p135 9 1 On every occasion and in every undertaking good discipline turns out to be productive of good results.

Although Hamilcar had given orders that the soldiers should not engage in plunder, Vodostor18 was disobedient and as a result lost many of his men. So true is it that on every occasion good discipline turns out to be productive of good results that now, though the foot-soldiers, let alone ruining the great success that had already been achieved, even risked complete destruction, the cavalry, though not more than two hundred in number, not only came through safe themselves but provided safety for the others as well.

2 Hamilcar sent to Eryx to arrange for taking up the dead for burial. The consul Fundanius19 bade the messengers, if they were sensible men, request a truce to recover, not the dead, but the living. After giving this arrogant reply the consul straightway suffered serious losses, so that it appeared to many that his boastfulness had met with due retribution from the gods.

3 When Fundanius sent heralds to arrange for the burial of the dead, Barca's reply was very different from that given on the earlier occasion. For stating that he was at war with the living, but had come to terms with the dead, he granted permission for their burial.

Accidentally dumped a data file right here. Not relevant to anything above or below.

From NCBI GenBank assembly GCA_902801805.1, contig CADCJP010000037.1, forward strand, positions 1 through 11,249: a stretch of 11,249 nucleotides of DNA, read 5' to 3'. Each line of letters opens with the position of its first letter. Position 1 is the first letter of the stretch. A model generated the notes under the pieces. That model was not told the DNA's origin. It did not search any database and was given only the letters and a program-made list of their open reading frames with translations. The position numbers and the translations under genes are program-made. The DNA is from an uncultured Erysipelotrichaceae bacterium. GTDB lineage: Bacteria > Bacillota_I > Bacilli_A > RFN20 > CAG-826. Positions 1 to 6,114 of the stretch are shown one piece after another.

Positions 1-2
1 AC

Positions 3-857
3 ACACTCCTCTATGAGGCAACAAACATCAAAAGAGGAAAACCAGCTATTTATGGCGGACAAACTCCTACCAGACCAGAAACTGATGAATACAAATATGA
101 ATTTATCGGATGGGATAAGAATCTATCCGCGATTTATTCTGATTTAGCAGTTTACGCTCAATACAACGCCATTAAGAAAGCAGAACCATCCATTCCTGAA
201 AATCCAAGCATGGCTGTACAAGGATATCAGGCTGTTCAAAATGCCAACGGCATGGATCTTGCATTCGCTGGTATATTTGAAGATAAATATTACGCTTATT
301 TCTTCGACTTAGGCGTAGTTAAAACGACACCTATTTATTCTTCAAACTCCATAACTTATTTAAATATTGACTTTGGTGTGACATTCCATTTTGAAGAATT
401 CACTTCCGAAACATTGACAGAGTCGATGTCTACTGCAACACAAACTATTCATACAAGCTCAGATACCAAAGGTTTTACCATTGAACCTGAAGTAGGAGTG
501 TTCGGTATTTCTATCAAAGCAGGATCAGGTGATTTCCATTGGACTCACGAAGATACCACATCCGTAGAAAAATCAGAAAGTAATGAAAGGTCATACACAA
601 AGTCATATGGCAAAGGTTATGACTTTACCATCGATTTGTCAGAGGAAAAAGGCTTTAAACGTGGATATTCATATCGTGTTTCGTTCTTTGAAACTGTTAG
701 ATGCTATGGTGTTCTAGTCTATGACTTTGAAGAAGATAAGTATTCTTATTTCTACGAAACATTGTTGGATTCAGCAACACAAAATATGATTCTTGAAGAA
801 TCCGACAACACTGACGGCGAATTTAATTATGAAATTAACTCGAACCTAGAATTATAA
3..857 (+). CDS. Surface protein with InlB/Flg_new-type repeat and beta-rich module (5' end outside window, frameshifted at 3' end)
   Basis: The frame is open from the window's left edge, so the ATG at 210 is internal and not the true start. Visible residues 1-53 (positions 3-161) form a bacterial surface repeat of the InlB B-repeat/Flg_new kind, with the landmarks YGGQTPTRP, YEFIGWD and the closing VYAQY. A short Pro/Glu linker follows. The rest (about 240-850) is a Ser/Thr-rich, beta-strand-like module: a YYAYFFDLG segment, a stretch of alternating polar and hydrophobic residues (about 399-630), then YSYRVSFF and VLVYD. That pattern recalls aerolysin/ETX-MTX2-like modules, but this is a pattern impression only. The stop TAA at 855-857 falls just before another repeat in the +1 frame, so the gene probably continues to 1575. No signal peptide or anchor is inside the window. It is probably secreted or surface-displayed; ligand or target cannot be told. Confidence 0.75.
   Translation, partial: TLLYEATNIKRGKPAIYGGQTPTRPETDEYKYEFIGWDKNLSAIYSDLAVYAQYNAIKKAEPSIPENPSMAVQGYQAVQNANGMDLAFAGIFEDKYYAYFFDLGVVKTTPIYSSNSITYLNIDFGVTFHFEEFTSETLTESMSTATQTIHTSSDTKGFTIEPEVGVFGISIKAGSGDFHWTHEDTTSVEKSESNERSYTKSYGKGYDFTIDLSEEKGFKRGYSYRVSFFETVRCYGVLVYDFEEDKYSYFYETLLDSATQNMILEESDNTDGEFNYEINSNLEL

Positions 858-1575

10 1 Hanno,20 being a man of great enterprise and p137eager to win renown, and, above all, having at his disposal an idle army, hoped by means of this expedition to train the army while providing its maintenance from the enemy's country, thus relieving the city of its expense, and at the same time to accomplish many things that would redound to the glory and advantage of the fatherland.

2 When Hanno had forced Hecatompylus to capitulate, the elders of the city approached him, bearing the olive-branches of supplication, and besought him to treat them humanely. Since the general was concerned to enjoy a good reputation, and preferred kindness to retribution, he took three thousand hostages but left the city and its estates untouched, and in consequence received crowns and other high honours from the grateful people. And his soldiers, whom the inhabitants entertained splendidly and with great cordiality, feasted on the abundance of all things provided for their enjoyment.